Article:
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Looks like the closest St. Bonaventure is going to get to the NCAA Tournament is via a television set. Blame Jameer Nelson.

Nelson, the 6-foot freshman point guard who has thrust St. Joseph's back into national prominence, sank Bona for the second time in 10 days Saturday as his two free free throws with 5.4 seconds left gave the first-place Hawks a 78-76 victory at the Reilly Center. The Atlantic 10 thriller was played before an Alumni Weekend sellout crowd of 6,000.

St. Joe's (19-4, 9-1 A-10) is likely to crack the Top 25 this week for the first time since 1997; Bona (14-8, 5-5) suffered its first home conference loss in five games.

The Bonnies failed to take advantage of their best remaining chance to get a quality win and impress the NCAA selection committee. Their only hope of a second straight bid appears to rest on winning next month's A-10 tourney in Philadelphia, something they've never done.

Things could have been different were it not for two gut-wrenching losses to St. Joe's. On Feb. 1, Nelson's 35-footer at the buzzer forced overtime and the Hawks went on to break the Bonnies' hearts, 104-97.

Then came Saturday. Bona had tied the game, 76-76, on a hook shot by center Peter Van Paassen with 19.7 seconds left. Nelson then dribbled upcourt and burst into daylight to the right of the key. Bona guard J.R. Bremer was called for a reach-in and Nelson made both free throws. Bremer's desperation 30-footer at the buzzer was an airball.

"He's not a freshman," St. Joe's coach Phil Martelli said of Nelson, the A-10 leader in assists (6.23). "People can have anybody they want, but he's the best freshman point guard in America. He plays a game that's just older. From his neck up, he's like 75 years old.

"Everything about his game is old-time, old-school, old man-like. When others around him may be losing their focus, this kid just keeps going. Nothing fazes him."

Nelson tuned out the berserk student sections and calmly sank his free throws to put St. Joe's ahead.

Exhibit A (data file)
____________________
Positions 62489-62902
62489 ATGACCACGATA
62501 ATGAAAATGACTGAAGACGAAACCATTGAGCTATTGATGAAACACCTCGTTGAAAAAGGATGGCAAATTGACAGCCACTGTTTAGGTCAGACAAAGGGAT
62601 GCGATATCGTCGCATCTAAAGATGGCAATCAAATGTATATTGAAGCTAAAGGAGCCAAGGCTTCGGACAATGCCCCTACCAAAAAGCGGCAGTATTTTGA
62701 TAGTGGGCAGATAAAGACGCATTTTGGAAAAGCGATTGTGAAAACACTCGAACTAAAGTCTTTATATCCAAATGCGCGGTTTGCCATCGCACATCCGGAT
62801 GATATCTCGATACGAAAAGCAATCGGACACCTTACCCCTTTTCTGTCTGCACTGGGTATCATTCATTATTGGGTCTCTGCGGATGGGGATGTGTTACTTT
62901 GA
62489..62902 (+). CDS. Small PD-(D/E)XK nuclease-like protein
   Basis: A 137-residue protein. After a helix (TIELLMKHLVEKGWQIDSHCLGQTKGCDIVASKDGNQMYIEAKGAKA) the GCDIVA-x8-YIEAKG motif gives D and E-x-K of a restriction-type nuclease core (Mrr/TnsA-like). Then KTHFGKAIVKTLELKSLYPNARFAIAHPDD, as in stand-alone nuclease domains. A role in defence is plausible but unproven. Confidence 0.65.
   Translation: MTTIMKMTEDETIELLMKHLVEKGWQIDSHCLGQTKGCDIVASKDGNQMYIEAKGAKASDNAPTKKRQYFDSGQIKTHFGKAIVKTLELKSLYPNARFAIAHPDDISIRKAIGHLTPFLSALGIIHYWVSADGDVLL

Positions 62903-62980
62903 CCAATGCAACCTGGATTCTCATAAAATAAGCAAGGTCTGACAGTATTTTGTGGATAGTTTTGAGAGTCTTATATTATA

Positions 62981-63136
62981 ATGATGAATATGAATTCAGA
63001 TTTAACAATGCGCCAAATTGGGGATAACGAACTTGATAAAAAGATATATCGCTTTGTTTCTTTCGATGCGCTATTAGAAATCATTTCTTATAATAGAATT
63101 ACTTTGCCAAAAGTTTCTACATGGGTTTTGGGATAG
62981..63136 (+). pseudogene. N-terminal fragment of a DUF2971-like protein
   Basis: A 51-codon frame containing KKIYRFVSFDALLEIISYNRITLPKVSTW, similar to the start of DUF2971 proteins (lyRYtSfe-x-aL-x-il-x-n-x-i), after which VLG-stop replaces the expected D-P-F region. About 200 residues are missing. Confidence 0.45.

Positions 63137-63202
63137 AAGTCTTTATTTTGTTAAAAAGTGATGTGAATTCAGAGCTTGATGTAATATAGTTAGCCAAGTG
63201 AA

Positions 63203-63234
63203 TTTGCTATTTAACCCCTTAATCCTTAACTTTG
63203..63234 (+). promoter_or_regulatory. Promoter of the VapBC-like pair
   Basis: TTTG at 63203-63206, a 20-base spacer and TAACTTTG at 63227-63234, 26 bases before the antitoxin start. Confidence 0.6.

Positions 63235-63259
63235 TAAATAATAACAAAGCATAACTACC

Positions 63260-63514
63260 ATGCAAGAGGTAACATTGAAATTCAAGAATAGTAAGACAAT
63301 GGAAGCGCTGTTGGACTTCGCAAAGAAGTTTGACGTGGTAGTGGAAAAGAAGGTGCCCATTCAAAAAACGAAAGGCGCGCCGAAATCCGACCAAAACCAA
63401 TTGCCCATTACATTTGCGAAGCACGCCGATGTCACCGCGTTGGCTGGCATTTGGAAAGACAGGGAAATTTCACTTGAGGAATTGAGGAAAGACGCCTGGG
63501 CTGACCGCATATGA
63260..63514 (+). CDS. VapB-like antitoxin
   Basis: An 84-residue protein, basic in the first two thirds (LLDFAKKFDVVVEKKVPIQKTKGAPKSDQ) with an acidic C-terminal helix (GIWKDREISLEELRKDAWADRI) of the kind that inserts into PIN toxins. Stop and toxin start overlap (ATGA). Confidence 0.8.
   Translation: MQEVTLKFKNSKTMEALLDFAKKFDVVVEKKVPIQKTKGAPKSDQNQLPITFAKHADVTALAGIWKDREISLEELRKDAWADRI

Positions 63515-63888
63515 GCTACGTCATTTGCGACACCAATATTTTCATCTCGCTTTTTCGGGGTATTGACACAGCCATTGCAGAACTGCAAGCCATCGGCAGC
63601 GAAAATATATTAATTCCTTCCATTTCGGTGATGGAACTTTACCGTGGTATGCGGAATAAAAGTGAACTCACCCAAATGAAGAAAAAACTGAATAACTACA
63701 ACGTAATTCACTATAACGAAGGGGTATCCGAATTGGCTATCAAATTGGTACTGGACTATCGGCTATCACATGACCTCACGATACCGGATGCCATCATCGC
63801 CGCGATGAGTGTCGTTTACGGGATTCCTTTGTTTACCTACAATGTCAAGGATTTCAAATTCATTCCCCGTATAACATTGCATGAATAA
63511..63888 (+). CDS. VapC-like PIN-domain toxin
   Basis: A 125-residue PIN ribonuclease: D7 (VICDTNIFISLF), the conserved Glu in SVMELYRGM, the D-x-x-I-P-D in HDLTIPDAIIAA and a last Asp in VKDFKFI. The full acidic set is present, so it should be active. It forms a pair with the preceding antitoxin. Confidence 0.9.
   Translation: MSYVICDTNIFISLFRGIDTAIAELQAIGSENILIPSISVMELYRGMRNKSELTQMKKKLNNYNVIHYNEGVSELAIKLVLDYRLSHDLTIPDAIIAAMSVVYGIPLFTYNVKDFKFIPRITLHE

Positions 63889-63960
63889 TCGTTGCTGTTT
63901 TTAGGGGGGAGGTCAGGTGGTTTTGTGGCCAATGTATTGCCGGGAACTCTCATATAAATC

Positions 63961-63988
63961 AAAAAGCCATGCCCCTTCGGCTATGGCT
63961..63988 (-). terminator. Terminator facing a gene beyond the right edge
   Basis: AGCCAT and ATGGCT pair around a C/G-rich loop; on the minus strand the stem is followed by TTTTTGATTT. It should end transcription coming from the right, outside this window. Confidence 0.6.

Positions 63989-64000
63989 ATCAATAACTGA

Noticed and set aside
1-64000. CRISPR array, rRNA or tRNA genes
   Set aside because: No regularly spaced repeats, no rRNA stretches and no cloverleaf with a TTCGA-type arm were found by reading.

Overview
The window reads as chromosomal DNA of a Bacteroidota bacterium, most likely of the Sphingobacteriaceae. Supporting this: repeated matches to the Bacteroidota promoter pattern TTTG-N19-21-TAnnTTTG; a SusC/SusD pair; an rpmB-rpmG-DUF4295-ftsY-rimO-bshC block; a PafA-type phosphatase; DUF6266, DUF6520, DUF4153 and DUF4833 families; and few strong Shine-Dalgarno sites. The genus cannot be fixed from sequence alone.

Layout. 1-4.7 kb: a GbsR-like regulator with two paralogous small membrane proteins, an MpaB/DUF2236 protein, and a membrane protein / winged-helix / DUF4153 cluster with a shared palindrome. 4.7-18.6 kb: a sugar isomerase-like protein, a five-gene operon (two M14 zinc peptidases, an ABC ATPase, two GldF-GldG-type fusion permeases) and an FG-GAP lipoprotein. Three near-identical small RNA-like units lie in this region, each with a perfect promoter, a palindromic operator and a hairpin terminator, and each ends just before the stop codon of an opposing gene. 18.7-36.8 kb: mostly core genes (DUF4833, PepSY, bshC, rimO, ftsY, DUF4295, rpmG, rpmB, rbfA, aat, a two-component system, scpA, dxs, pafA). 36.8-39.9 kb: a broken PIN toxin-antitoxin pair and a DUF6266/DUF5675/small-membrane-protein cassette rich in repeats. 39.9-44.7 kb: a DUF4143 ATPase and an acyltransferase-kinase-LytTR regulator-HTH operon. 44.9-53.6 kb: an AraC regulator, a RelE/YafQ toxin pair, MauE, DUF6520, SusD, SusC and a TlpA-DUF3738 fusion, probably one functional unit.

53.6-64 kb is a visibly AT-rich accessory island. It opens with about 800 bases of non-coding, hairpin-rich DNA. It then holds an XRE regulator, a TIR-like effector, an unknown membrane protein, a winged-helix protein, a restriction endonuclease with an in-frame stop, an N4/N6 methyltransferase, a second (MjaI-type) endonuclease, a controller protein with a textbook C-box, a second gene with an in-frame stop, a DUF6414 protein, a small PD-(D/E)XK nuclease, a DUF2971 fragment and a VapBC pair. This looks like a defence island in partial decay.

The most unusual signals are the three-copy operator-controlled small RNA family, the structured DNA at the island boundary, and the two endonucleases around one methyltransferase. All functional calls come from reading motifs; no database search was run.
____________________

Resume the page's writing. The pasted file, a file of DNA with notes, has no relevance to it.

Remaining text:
"You just have to go up there, shoot with confidence and do the best you can to block everything out," said Nelson, a suburban Philadelphia native who chose St. Joe's over Temple.

The call was tough for the Bonnies to take, given that it was a mild touch foul at the end of a trash-talking, push-and-shove affair.

"I didn't think they would call a little reach-in," Bremer said. "When you're on your homecourt, it's tough to decide a game on something like that. I could see if I blatantly knocked him over or something."

"When Peter (Van Paassen) hit his shot, I thought that barring a real hard foul the game would go into overtime," added Bona forward Kevin Houston. "The guy (Nelson) drives to the hole and there's a whole bunch of holds the whole game they weren't calling and then they call that."

The Bonnies battled hard, building a 21-12 lead and overcoming a 15-0 St. Joe's run in the first half that put them suddenly behind by eight (34-26). It was 38-31 for the visitors at halftime, but Van Paassen tallied seven of the points in a 10-1 Bona surge that put the Bonnies back ahead by five (54-49) and had the crowd in a tizzy.

"It was crazy out there," said St. Joe's forward Bill Phillips, who had 21 points on 7-of-10 shooting. "This is the type of game where you just want to get out of the gym with a win."

The lead changed hands eight times in the final nine minutes. Van Paassen converted a three-point play with 2:15 left for a 74-72 Bona lead, Bona's last. On Bona's next possession, Houston's shot was blocked by Alex Sazanov and St. Joe's guard Marvin O'Connor (22 points) broke free for a three-pointer from the left corner with 1:11 to go to put the Hawks on top, 75-74. Nelson added 1 of 2 from the line with 37 seconds left to put the Hawks up by two. Van Paassen's shot then tied the game and capped a 20-point second half for the 6-foot-11 senior, who missed the last two games with ankle tendinitis. Van Paassen finished with 22 points, hitting 7 of 11 from the field after an 0-for-6 first half.

"He showed a lot of courage tonight playing the way he did," said Bona coach Jim Baron. "He was a major force."

"I hadn't touched a basketball since the last St. Joe's game," said Van Paassen, who aggravated the injury early in that contest. "I guess that was very obvious in the first half."

Houston added 21 points for Bona, which hit 10 of 22 three-pointers but was just 26 of 62 overall. St. Joe's, meanwhile, finished 27 of 51 overall and 10 of 20 from long range.

"That's a slap in the face for us," Van Paassen said.

"We have to do a better job of defending," Baron said. "We gave them too many open looks. You just can't leave everything up to our offense. At some point, you've got to defend."

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